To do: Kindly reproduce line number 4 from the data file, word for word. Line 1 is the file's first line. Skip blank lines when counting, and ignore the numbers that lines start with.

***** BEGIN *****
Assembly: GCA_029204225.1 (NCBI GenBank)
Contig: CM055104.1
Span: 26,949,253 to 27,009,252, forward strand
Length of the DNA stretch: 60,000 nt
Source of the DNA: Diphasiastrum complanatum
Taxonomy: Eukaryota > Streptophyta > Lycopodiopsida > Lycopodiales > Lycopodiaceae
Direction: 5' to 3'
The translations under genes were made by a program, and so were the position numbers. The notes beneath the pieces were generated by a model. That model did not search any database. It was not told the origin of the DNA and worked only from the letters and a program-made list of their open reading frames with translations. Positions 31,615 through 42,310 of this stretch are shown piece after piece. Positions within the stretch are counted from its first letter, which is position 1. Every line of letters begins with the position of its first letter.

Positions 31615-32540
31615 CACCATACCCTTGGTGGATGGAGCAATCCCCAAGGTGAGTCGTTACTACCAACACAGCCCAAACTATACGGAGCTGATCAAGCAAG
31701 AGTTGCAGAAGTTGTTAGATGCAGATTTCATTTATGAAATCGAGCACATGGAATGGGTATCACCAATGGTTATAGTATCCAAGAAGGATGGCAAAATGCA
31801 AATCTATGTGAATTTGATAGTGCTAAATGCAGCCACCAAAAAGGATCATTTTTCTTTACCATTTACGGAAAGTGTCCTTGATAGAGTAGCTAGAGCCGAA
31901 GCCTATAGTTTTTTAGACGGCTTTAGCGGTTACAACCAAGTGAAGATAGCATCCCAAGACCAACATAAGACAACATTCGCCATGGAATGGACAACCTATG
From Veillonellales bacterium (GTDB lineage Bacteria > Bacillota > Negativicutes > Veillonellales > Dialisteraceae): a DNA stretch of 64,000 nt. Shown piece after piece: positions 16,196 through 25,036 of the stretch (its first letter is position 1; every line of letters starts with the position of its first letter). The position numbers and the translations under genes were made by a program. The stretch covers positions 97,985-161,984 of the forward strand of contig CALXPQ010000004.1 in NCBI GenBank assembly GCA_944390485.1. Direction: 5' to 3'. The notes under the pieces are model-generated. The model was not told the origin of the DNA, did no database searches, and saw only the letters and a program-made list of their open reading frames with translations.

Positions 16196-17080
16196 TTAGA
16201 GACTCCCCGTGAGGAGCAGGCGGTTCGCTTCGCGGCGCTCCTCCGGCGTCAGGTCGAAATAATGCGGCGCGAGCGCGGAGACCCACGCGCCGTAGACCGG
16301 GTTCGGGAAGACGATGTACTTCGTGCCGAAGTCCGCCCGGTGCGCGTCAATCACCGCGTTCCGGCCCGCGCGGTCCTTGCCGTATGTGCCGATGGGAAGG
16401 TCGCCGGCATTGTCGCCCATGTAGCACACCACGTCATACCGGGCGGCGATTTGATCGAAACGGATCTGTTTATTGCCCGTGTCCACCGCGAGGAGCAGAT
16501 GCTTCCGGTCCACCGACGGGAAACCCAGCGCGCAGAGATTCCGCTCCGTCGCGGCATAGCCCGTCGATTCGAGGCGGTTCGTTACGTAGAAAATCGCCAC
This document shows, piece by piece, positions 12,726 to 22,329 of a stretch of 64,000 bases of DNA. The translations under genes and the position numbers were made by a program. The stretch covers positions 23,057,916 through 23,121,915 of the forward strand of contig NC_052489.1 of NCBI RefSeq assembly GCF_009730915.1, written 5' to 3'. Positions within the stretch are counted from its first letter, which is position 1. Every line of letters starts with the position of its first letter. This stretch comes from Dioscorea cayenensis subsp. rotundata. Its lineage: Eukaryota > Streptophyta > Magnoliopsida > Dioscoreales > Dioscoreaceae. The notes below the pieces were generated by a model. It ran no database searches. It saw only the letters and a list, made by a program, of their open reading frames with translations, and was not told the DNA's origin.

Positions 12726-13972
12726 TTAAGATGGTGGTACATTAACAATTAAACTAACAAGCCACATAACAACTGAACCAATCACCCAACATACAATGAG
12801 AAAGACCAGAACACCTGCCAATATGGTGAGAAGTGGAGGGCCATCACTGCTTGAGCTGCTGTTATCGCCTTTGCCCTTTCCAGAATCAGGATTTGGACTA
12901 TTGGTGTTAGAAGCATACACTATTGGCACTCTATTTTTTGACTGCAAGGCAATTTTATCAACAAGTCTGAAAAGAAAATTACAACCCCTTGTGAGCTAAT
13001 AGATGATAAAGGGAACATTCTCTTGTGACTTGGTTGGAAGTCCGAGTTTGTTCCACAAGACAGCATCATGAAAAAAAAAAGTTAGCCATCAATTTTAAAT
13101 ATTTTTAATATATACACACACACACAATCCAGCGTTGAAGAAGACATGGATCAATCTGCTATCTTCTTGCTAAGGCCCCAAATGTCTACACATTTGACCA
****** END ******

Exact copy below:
Length of the DNA stretch: 60,000 nt